Tags: Fitch | fiscal | Cliff | Growth

Fitch: US Fiscal Cliff Could Trigger Global Recession, Halve World Growth

Thursday, 27 Sep 2012 09:37 AM

The unprecedented belt-tightening known as the fiscal cliff that looms over the United States could, at the very least, cut world growth in half in 2013, Fitch Ratings said on Thursday.

The fiscal cliff — a double whammy of tax increases and spending cuts totaling about $600 billion — could tip the United States and possibly the world into recession, Fitch said.

"The U.S. fiscal cliff represents the single biggest near-term threat to a global economic recovery," the ratings agency said a research note released in London.

Editor's Note: Prophetic Economist Warns: “It’s Curtains for America.” See Evidence.

Most of the measures scheduled to take effect at the start of 2013 would reduce U.S. growth by $800 billion, or 5 percent, on an annualized basis, Fitch said, citing the U.S. Congressional Budget Office.

Fitch said a full-scale fiscal tightening was not the most likely scenario. The scale and speed of this action would probably push the U.S. economy into an avoidable recession, slicing about two percentage points off the firm's growth forecast of 2.3 percent next year.

"We therefore think the cuts will be pared back to a more manageable 1.5 percent of GDP," Fitch said.

“A U.S. fiscal shock would be exported to the rest of the world via a sharply weaker U.S. dollar and asset prices, lower U.S. price and wage inflation and heightened risk of deflation, and the impact on commodity prices,” Fitch warned.

The size and timing of the shock would be different for different countries, Fitch warned.

"Export-orientated countries like China and Japan would experience the steepest falls in GDP in 2013. Growth would then resume at baseline rates, but at a lower level. Commodity exporters like Russia and Brazil would be less affected in 2013, but the effects would be felt into 2014," Fitch said.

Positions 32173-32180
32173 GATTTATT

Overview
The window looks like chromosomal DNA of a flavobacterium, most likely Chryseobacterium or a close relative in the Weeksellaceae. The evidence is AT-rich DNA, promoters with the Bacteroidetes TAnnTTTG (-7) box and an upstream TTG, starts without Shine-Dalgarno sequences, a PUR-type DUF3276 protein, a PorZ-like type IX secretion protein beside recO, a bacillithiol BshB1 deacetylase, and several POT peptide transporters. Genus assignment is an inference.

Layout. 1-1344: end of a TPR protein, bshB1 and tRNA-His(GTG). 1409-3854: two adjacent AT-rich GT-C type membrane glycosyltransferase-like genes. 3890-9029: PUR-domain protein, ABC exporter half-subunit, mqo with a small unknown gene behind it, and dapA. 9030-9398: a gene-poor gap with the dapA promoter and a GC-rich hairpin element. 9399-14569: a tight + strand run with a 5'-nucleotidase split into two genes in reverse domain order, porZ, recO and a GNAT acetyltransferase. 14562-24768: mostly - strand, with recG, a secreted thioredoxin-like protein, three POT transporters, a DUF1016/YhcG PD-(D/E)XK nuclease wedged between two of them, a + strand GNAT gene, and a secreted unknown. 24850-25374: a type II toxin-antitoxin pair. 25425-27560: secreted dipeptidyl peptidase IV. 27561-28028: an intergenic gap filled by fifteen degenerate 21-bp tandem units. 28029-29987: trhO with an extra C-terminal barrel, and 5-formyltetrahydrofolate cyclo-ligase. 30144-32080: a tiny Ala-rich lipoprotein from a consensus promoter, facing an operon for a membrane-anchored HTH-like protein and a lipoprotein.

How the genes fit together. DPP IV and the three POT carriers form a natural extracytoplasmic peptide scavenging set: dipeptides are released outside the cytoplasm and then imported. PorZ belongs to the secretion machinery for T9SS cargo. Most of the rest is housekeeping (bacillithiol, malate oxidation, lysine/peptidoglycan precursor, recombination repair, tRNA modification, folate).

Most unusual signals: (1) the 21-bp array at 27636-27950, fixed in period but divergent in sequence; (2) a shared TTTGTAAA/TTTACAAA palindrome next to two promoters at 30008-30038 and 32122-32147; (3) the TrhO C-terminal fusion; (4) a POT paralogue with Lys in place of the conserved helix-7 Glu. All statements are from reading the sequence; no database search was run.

Meanwhile, top U.S. executives have less confidence in the business outlook now than at any time in the past three years — and a key reason is fear of gridlock in Washington over the fiscal deficit and tax policy.

The uncertainty, coupled with slowing demand in Asia and Europe, is forcing corporate leaders to postpone decisions on major investments and hiring, and hurting sales of everything from textbooks to telephone lines.

"If we don't deal with the fiscal cliff and don't deal with predictability on taxes for both citizens and business, with the rest of the world in a struggling state, this is really bad for us," John Chambers, CEO of network equipment maker Cisco Systems Inc. told Reuters.

Some 34 percent of U.S. CEOs plan to cut jobs in the United States over the next six months, up from 20 percent a quarter ago, according to a Business Roundtable survey released on Wednesday. Only 30 percent plan to raise capital spending, compared with 43 percent previously.

The group's index of CEO confidence fell to its lowest point since the third quarter of 2009, when the United States had just emerged from its worst recession in 80 years.

Editor's Note: Prophetic Economist Warns: “It’s Curtains for America.” See Evidence.

© 2017 Thomson/Reuters. All rights reserved.

 
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The unprecedented belt-tightening known as the fiscal cliff that looms over the United States could at the very least cut world growth in half in 2013, Fitch Ratings said on Thursday.
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2012-37-27
Thursday, 27 Sep 2012 09:37 AM
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